Brisbane City Council’s proposed changes to Biodiversity Areas Overlay

Brisbane City Council has been working on a package of amendments to the planning scheme (City Plan 2014). The amendments include proposed changes to the workings of the Biodiversity areas overlay as follows:

Key Points

  • Developments within a mapped Koala habitat area that cannot satisfy the Acceptable Outcomes will have a harder time to show compliance against the Performance Outcome which now includes detailed criteria.
  • Biodiversity interface area sub-category has been removed.
  • Alignment with the State’s environmental offsets framework operating under the Environmental Offsets Act 2014 which includes:
    • A significant revision to the Offsets Planning Scheme Policy. It defines ‘significant residual impacts’. Offset ratio calculations have been simplified.
    • Biodiversity Offsets Code has been removed.
  • If a development proposes any encroachment into a Tree Protection Zone for trees to be retained, an arborist report will now be required with the tree survey plan.

For more detail read on below.


At a recent Brisbane City Council Industry Forum on 9 February, we were informed that the Council had recently completed the update to an amendment package of the City Plan 2014 following public consultation late last year. The Amendment Package A is now with the State government for review and is expected to be approved and adopted in mid-late 2017. Amendment Packages are designed “to ensure that City Plan remains effective and up-to-date”, and the changes are intended “to reflect changes in legislation as well as community and industry involvement in recent development assessment and neighbourhood planning processes”.

Amendment Package A – 2016 includes a number of amendments across a range of citywide provisions including:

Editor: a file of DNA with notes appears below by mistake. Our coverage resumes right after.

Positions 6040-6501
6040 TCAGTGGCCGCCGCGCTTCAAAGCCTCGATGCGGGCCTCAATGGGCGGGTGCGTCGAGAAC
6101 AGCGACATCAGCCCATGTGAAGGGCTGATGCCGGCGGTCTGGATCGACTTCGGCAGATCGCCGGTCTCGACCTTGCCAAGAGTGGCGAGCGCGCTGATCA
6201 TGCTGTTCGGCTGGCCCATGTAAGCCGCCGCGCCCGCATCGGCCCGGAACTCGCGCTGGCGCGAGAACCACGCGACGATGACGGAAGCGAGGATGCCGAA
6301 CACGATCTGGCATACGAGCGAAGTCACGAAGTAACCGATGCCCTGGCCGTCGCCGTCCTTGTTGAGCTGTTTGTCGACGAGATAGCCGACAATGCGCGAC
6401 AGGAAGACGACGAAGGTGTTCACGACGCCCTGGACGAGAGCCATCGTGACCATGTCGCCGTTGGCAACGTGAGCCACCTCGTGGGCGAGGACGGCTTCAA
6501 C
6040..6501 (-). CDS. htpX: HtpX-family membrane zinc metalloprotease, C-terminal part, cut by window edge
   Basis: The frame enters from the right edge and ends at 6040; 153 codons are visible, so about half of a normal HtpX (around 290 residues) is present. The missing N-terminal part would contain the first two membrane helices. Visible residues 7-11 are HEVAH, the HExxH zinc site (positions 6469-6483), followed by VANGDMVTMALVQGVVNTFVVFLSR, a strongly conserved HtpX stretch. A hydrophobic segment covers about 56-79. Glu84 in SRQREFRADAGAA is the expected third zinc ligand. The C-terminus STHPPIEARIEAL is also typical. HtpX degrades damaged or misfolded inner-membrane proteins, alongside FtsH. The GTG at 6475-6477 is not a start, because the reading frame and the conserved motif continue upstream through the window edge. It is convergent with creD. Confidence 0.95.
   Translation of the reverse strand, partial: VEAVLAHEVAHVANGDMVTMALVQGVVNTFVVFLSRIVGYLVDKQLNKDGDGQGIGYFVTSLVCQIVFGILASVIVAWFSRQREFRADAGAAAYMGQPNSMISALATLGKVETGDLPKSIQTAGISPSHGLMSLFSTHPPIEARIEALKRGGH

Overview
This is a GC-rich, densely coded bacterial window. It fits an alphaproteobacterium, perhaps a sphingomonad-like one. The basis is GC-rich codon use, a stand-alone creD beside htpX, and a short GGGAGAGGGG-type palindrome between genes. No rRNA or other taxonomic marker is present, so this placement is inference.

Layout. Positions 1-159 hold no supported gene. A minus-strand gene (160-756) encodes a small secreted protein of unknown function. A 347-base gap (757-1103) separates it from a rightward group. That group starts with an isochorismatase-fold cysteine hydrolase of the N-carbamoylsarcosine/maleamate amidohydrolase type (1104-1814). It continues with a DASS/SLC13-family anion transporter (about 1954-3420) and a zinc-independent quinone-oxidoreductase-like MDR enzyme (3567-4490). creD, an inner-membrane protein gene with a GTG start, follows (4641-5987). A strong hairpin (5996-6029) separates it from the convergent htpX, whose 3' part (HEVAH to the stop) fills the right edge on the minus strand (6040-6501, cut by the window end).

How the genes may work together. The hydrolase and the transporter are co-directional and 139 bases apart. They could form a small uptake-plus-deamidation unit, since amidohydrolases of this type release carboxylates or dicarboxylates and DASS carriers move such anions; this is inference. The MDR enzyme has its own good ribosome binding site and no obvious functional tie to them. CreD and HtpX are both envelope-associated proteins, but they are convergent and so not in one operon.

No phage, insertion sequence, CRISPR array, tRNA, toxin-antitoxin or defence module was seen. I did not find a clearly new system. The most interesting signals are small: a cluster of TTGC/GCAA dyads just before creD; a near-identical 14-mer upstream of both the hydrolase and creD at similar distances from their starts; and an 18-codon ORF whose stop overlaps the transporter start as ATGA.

• measures to improve the management of the interface between sensitive and industrial uses
  • additional provisions for addressing local circumstances of topography and flood immunity in relation to the height of dwelling houses
  • refinement of refuse collection, traditional building character, heritage and pre-1911 provisions
  • refinement of the operation of the Biodiversity areas overlay provisions and alignment with the Queensland Government’s Environmental Offsets Act 2014
  • stronger measures to ensure existing infrastructure (e.g. the Story Bridge) is protected from encroachment by development to ensure it can be maintained
  • a range of amendments to the rooming accommodation, reconfiguring a lot, prescribed exempt development and neighbourhood plan provisions
  • a range of mapping amendments proposed to zoning maps and a number of overlays, including the Dwelling house character overlay, Heritage overlay, Pre-1911 building overlay, Traditional building character overlay and Waterway corridors overlay.

Changes to Biodiversity areas and offsets

This article looks at the detail of the key changes to the Biodiversity areas overlay and related parts of the planning scheme. For a complete list of the Amendment Package A contents, please visit the Council’s dedicated page by clicking here.

Biodiversity offsets code

Item-1 The Biodiversity offsets code has been deleted. Whilst offsets are still required for significant residual impacts on Matters of Local Environmental Significance (MLES), they will now be delivered in accordance with the Queensland environmental offsets framework established under the Environmental Offsets Act 2014. Therefore, all references to the Biodiversity offsets code have been removed from Planning Scheme Policies (PSPs), Neighbourhood plans, assessment tables and codes.

Biodiversity areas overlay code

Item-1 The code and associated mapping no longer includes the Biodiversity interface area sub-category.
Item-2 Performance Outcome (PO) 7 is relevant if a site is wholly or partly mapped in one of the Koala habitat area categories but not in one of the ecological significance categories. PO7 has been strengthened by spelling out the criteria for ‘protecting and enhancing koala habitat’ with text previously located in the Biodiversity areas planning scheme policy. The following criteria have now been included:

(a)    reducing threats to resident and transient koalas;

(b)    protecting the maximum number of non-juvenile koala habitat trees in the koala habitat area sub-category and the Priority koala habitat area sub-category;